Claustrophobia

It was a brief torrent of rain which came in off the bay that did it. The rain inundated around us here at assisted living, while we were all still at supper this evening. The water overran it’s gutters from the rooftops. It wasn’t like the place got flooded on the inside of the building or anything. We got along better than that in the momentary storm.

It was just that the whole place got soaked out of doors.

There was an especially dense cloud cover all of a sudden, which made the summer afternoon significantly darker than normal. Stanley Hockenschmidt took the stairs to the second floor, on his way back to his suite after dinner, to avoid being trapped in a disabled elevator. It’s not something the man likes to go through. A disabled elevator. No thanks. Been there. Done that.

When Hockenschmidt was in university, as a young man, he was always getting trapped in the nine story elevators in the freshman dorms. It was an uncomfortable experience which repeated itself the whole way through the time the man was at that school. The controls would stop working sometimes, and calling out from being trapped inside really didn’t help matters much.

Eventually, the lift would independently decide to cooperate, of it’s own accord, and Stanley Hockenschmidt would eventually be on his way, when he was in university, but the thing that bothers the guy the most is being closed in, in some sort of sealed chamber, where he doesn’t have the option to get out, in a circumstance beyond his own wishes. That situation in general makes the man extremely uncomfortable. He has to really concentrate on relaxation to keep from losing it altogether in that spot.

Stanley Hockenschmidt has a very real case of claustrophobia.

Some days, the man can’t even bring himself to be productive as a writer, because it means being secluded in his suite all day. The walls start closing in on him, well before suppertime, and the man has to get up and go downstairs, here in assisted living, just to keep from getting himself really upset. It affects the man that much sometimes. There’s nothing sinister which precipitated this phobia.

He just doesn’t like tight spaces.

Several of his background experiences contributed to this problem.

It’s like being in an isolation chamber. It doesn’t help you to start chanting that you’ve got to get out of there. Like they do in the movies. Somebody locks you down, your best move is to try to relax as well as you can. Lie down on the mat and try to take a nap. They don’t call it the quiet room for nothing. The only way out of that place is to calm down and make the least amount of noise possible.

Since the man’s been in assisted living a little better than a year ago now, one of the things he’s enjoyed more than most other things about the place is his liberty to retire to his personal privacy. The other thing he enjoys just as much, is his liberty to get up and go downstairs to the lobby to be with the other residents whenever he wants to. It sounds like a contradiction in terms, but the man enjoys his liberty as well as his privacy. He just doesn’t ever want to be trapped in again.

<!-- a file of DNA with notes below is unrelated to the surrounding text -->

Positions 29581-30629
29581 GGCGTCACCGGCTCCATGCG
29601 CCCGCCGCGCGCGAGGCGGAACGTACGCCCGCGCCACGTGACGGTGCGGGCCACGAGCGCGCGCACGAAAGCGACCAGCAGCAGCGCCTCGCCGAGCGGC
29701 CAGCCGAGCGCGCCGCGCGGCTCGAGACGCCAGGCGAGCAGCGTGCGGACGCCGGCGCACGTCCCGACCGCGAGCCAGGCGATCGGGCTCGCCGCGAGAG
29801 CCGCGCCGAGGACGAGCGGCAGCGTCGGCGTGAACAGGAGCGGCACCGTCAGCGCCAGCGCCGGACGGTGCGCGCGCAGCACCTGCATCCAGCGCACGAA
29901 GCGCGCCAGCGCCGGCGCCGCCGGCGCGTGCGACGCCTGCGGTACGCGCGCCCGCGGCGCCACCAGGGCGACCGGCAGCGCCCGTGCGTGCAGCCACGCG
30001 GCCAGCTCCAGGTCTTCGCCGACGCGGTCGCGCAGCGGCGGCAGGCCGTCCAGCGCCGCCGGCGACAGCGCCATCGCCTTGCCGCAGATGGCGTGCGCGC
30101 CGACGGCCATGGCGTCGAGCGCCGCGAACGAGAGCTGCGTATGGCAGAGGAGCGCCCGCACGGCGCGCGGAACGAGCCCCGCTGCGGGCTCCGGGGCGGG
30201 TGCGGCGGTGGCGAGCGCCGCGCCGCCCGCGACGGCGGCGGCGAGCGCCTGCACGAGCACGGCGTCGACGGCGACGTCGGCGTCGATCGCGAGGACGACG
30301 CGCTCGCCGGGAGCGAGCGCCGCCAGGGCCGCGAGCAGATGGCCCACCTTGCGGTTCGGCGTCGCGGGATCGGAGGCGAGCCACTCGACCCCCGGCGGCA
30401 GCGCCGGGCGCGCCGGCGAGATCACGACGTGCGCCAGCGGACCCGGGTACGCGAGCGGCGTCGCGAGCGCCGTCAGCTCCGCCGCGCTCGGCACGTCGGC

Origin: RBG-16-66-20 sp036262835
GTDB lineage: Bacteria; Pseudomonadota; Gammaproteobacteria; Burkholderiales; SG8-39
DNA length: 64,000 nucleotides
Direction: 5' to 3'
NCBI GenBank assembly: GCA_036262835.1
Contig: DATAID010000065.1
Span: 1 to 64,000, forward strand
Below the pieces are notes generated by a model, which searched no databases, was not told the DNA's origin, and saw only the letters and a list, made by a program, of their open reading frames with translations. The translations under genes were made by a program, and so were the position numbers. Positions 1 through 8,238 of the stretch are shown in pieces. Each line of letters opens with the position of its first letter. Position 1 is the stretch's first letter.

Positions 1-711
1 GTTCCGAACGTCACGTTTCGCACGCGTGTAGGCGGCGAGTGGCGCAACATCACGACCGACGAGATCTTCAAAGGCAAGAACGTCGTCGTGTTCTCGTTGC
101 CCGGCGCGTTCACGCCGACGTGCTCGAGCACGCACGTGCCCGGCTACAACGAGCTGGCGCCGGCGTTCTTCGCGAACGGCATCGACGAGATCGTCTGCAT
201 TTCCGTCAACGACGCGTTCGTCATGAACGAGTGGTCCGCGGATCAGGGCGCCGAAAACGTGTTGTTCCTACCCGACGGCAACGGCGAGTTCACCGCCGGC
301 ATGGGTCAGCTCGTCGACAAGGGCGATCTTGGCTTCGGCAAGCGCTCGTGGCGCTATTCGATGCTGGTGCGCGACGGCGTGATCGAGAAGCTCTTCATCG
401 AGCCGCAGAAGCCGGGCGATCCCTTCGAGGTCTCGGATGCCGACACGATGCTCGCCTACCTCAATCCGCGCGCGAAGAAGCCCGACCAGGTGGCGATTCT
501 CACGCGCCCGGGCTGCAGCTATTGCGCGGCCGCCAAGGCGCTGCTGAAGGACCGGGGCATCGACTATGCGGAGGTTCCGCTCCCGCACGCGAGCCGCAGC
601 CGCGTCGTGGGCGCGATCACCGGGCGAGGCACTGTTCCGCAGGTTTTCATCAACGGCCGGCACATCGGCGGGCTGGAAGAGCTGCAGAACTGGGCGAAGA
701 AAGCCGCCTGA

It’s been a long time since he’s had to go to a psych ward, and even longer since he’s had to be in an isolation chamber. There’s one new development here in Dixieland the man has never seen before. Now, they’ve got these zip up tents covering the patients beds, which you can only zip up from the outside. They can seclude you in your bed at night, and you might even have to foul the bed, if they’re too slow answering your bell, if you hit it.

Stanley Hockenschmidt has both polarities of experience to enjoy, or avoid, as he pleases, here in assisted living. He can even opt of going downstairs for meals, and have room service bring him some food, if he prefers his privacy that much at any given moment. But doing that to himself ordinarily precipitates another attack of Stanley’s claustrophobia, just like being in a stalled elevator does it, every time.

He’s found that the best way to avoid going into a panic in his suite, is to go to the dining room on a regular basis to get his meals to have other people around him at least three times per day. Whenever the storming gets really bad, Stan takes to the stairs, and avoids the elevator. It’s only one flight to mount or descend, and he’s prepared to take to the stairs whenever he’s in doubt.

Hockenschmidt is taking care of himself.

The old man has spent enough time at the laughing academies to know when to go through a door, and when not to. Sometimes, with his mental health issues, the man gets to the point where he has to submit to people locking him up into a psych ward again, as they’ve done so frequently throughout his lifetime. Part of having a chemical imbalance in his brain, means that there are times when his meds stop working, and he needs to get into the psych ward again so he can get a change of medications from a competent doctor.

It’s just the way things are.

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About geostan51

I'm a wordsmith and a craftsman. I've been known to hand crochet just about anything escept granny squares. I've got about twenty titles in my name on the Kindle Store at Amazon.com.
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